Congress Considers Transferring Historic Ashland Lighthouse To National Parks Service

Ashland Breakwater Lighthouse
The Ashland Breakwater Lighthouse. Photo: U.S. Coast Guard

The biggest collection of lighthouses in the National Park Service could soon get bigger, if Congress transfers the Ashland Breakwater Light from the Coast Guard to the Apostle Islands National Lakeshore.

Right now, the Apostle Islands National Lakeshore has eight lighthouses on six islands. The Ashland light station would bring the total to nine, if bills sponsored by U.S. Sen. Tammy Baldwin and Rep. Sean Duffy pass. Duffy says the 1915 vintage lighthouse is a good fit.

“It’s important that the great history of our community and the lakes are preserved,” Duffy said. “And to include that lighthouse into the National Park is really important. I’m honored that Senator Baldwin wants to work with me.”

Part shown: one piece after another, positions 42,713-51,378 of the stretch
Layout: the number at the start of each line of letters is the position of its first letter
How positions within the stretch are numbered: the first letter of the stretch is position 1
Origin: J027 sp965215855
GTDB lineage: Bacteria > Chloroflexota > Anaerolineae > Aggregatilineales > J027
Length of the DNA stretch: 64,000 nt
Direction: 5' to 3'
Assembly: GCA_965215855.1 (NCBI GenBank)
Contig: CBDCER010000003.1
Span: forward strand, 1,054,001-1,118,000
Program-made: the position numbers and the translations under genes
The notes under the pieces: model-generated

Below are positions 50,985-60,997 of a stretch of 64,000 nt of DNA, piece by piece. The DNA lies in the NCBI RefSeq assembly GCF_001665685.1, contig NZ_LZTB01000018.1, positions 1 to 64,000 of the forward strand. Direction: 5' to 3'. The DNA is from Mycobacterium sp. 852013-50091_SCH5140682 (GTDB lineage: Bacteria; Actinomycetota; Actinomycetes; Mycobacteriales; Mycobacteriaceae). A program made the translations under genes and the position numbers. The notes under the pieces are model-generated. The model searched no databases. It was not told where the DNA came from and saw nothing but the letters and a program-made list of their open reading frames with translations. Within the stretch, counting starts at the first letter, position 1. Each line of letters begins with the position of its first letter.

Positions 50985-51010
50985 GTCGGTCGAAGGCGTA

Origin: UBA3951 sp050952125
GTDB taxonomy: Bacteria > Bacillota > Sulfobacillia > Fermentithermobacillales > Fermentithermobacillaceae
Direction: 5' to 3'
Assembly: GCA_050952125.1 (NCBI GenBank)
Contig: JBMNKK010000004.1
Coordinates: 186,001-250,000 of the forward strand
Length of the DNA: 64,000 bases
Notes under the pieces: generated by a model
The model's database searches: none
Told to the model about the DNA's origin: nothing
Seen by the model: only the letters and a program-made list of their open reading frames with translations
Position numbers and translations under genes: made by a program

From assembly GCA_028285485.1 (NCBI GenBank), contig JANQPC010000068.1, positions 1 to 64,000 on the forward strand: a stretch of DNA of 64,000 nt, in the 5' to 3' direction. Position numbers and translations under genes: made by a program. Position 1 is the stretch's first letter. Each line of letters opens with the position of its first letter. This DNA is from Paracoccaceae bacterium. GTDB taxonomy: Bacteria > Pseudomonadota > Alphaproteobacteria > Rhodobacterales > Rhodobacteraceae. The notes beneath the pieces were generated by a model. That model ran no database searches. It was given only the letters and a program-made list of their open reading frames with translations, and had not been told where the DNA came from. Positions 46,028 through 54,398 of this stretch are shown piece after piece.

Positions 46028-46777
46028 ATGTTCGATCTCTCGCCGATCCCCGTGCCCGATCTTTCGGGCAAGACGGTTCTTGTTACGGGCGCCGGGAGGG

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The Apostle Islands lighthouses date back from the Civil War into the early 20th century. Lakeshore Superintendent Bob Krumanaker says Ashland’s light would complete the set.

“The ones already in the park have been recognized as the most significant collection at the historic lighthouses of any National Park in the country,“ Krumanaker said, ”and yet a lot of people don’t realize how much the Ashland harbor breakwater light is really related to the set. It’s also on the National Registry of Historic Places.”

Krumanaker says Ashlanders are proud of their lighthouse.

“If you look at the symbols that are used: in the newspaper and the Ford dealer, the hotel, the Chamber of Commerce… the lighthouse is everywhere in that city,” Krumanaker said, “and yet very few people have been there and very few people know anything about it.”

Ironically, the proposed transfer of the lighthouse comes as Ashland’s last ore dock, built a year after the lighthouse, is being demolished.